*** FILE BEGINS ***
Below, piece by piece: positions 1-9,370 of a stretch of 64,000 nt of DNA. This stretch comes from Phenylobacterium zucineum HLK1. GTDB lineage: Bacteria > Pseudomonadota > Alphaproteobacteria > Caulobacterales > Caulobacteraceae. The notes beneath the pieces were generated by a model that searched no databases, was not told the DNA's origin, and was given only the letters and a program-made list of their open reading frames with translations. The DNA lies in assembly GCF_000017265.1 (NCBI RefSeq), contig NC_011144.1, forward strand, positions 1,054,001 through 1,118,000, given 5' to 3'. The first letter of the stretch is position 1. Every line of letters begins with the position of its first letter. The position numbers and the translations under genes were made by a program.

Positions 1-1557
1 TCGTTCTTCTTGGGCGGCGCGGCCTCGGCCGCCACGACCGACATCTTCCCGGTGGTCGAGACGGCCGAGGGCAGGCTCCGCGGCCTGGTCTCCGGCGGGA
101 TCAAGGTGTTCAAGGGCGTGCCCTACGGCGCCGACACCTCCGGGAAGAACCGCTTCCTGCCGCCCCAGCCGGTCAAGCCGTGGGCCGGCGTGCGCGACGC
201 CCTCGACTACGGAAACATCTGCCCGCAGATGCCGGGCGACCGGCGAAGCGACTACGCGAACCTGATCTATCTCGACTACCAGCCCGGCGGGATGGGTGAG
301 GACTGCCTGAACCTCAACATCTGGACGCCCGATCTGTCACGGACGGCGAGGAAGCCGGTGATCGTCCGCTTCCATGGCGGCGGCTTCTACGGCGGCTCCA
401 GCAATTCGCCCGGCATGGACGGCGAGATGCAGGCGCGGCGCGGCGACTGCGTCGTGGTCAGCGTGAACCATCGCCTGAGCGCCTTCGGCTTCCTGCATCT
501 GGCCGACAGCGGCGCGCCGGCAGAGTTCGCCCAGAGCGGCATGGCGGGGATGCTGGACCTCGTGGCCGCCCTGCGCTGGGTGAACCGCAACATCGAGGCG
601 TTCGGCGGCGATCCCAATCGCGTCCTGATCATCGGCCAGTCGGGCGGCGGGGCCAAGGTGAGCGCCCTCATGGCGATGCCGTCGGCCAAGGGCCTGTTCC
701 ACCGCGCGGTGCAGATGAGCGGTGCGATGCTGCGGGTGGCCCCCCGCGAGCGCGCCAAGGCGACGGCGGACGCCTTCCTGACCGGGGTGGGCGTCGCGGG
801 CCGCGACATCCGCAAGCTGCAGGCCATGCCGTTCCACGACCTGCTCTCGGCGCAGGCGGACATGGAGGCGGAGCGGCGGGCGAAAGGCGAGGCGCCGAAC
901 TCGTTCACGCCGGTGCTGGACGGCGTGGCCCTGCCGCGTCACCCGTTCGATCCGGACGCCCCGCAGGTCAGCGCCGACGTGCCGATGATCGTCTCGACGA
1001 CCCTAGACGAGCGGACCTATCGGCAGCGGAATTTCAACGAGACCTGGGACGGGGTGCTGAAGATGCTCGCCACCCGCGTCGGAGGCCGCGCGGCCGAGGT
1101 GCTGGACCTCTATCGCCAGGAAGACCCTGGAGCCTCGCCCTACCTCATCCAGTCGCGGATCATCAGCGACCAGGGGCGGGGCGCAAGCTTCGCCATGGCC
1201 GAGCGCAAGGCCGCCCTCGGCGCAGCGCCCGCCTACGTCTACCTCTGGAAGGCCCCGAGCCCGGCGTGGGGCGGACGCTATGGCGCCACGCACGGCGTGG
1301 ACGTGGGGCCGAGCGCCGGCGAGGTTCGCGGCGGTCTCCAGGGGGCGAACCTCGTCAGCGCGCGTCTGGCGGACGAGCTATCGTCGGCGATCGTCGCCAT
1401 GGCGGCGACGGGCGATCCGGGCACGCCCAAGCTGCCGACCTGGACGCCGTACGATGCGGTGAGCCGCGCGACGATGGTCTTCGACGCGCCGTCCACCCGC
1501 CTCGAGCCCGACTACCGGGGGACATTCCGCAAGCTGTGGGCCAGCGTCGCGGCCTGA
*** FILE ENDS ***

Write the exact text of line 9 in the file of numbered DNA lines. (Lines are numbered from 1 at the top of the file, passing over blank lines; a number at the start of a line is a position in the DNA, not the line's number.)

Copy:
601 TTCGGCGGCGATCCCAATCGCGTCCTGATCATCGGCCAGTCGGGCGGCGGGGCCAAGGTGAGCGCCCTCATGGCGATGCCGTCGGCCAAGGGCCTGTTCC